Short-term rental hosts in Edmonton could soon need a business licence

A council committee met for a second time Tuesday to discuss the options available to manage Edmonton’s short-term rental market like Airbnb, VRBO and HomeAway, and heard from dozens of stakeholders who would be affected by a new regulation.

The proposed fee for the licence is $92

On Tuesday, city council's urban planning committee discussed ways for the city to manage a short-term rental boom. (Manuel Carrillos/CBC)

The city's urban planning committee voted Tuesday in favour of creating a business licence bylaw for short-term rental hosts in Edmonton.

Hosts would have to apply for a business licence, which could include a property inspection, Coun.Tim Cartmell said. The proposed fee for the licence is $92. 

The city is looking for ways to manage a short-term rental boom that saw online listings increase from 44 listings in 2014 to the more than 2,400 listings that currently exist, according to a city report released last week.

Administration recommended in the report that hosts renting properties on home-sharing sites such as Airbnb, apply for a business licence.

"I think it's finding that place of equity [between] those that do own and are renting out an entire building or a collection of buildings akin to a hotel, versus those that are simply sharing a bedroom or two and trying to supplement their income," Cartmell said Tuesday.

"I think there's two different things going on here and I think we'll have to distinguish between the two to find some solutions."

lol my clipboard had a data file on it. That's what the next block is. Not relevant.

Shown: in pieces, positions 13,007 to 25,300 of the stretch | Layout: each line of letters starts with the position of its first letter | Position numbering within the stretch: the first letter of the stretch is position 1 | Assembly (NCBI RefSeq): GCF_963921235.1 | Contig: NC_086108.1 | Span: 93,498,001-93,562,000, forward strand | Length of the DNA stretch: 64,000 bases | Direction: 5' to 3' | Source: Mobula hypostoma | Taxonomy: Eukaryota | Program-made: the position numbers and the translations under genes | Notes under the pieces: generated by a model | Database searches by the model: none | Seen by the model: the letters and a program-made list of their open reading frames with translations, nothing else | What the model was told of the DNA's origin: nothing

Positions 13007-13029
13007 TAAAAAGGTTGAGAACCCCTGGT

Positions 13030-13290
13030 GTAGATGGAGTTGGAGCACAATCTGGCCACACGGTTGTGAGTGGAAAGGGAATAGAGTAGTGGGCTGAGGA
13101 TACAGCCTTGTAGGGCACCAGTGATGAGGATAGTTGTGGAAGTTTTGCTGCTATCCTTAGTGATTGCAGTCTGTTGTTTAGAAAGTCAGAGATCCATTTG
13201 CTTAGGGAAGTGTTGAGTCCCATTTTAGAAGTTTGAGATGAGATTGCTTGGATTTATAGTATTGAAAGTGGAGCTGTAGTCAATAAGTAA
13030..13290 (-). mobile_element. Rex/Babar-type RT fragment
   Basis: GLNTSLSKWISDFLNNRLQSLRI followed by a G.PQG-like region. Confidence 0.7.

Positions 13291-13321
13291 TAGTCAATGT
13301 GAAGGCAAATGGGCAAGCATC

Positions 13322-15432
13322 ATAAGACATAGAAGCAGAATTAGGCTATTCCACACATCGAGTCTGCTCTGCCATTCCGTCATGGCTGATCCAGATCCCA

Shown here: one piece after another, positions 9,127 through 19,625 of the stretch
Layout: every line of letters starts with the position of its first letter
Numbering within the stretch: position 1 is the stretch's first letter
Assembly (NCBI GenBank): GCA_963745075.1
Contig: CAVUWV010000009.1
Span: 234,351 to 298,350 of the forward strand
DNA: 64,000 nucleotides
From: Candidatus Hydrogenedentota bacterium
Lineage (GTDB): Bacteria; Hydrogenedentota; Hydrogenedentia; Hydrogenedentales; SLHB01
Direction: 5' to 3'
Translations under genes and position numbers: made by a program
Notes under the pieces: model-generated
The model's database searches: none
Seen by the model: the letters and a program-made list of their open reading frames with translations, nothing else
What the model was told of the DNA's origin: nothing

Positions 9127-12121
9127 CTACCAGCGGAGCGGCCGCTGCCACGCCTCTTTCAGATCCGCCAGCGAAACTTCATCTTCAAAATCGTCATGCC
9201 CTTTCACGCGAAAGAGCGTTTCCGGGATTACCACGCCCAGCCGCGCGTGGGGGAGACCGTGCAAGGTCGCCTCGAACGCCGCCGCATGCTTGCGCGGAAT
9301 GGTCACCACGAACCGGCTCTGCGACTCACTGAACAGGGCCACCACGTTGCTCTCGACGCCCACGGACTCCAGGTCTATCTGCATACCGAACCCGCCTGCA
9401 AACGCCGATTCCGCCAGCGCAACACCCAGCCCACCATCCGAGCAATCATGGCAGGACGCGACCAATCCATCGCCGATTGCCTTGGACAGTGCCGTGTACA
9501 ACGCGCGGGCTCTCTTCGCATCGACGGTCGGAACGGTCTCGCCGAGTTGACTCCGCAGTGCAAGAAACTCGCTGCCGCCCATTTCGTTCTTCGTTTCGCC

Both sides

Dozens of people weighed in Tuesday on how the city should manage Edmonton's short-term rental market like Airbnb, VRBO and HomeAway.

Many of the speakers at the urban planning committee meeting Tuesday were local Airbnb short-term rental hosts who rented out space in their primary residences, while others owned properties for the sole purpose of renting them out. 

Representatives from the hotel industry argued during the meeting that hosts with unregulated multiple listings should go through the same health and safety inspections hotels go through. 

Some also argued that multiple Airbnb listings function exactly like regular hotels or "ghost hotels" and should be regulated.

"A problem is they keep calling these residential accommodations as residential homes. If no one resides there full-time, how is it still a residential home? It's a business property," said Karen Chalmers, the executive director of Edmonton Destination Marketing Hotels.

Out of the 2,420 rental units in Edmonton listed online in May, 63 per cent were entire units; 36 per cent were private rooms; and one per cent were shared rooms, according to the city report.

Airbnb hosts who do have multiple properties say it's not fair to compare hotels with short-term rental homes where the owners do not reside.

"I don't think we can look at hotels in the same light, they're operating in an entirely different business model," said Shanna Badry, president of the Edmonton Short-Term Rentals Association.

"They're charging a lot more on a nightly rate than we are as a short-term rental house and they're providing smaller spaces with less amenities than what we are. They don't have kitchens, they don't have things like that to maintain. They're providing a different product and they have a different business model."

Edmonton's push to regulate short-term rentals is part of a Canada-wide trend. Vancouver introduced a short-term rental business licence in September 2018.

Cities like Ottawa, Saskatoon and Calgary are also exploring bylaws to curb the industry. 

The bylaw will come before city council for discussion within the next two weeks, according to Cartmell.


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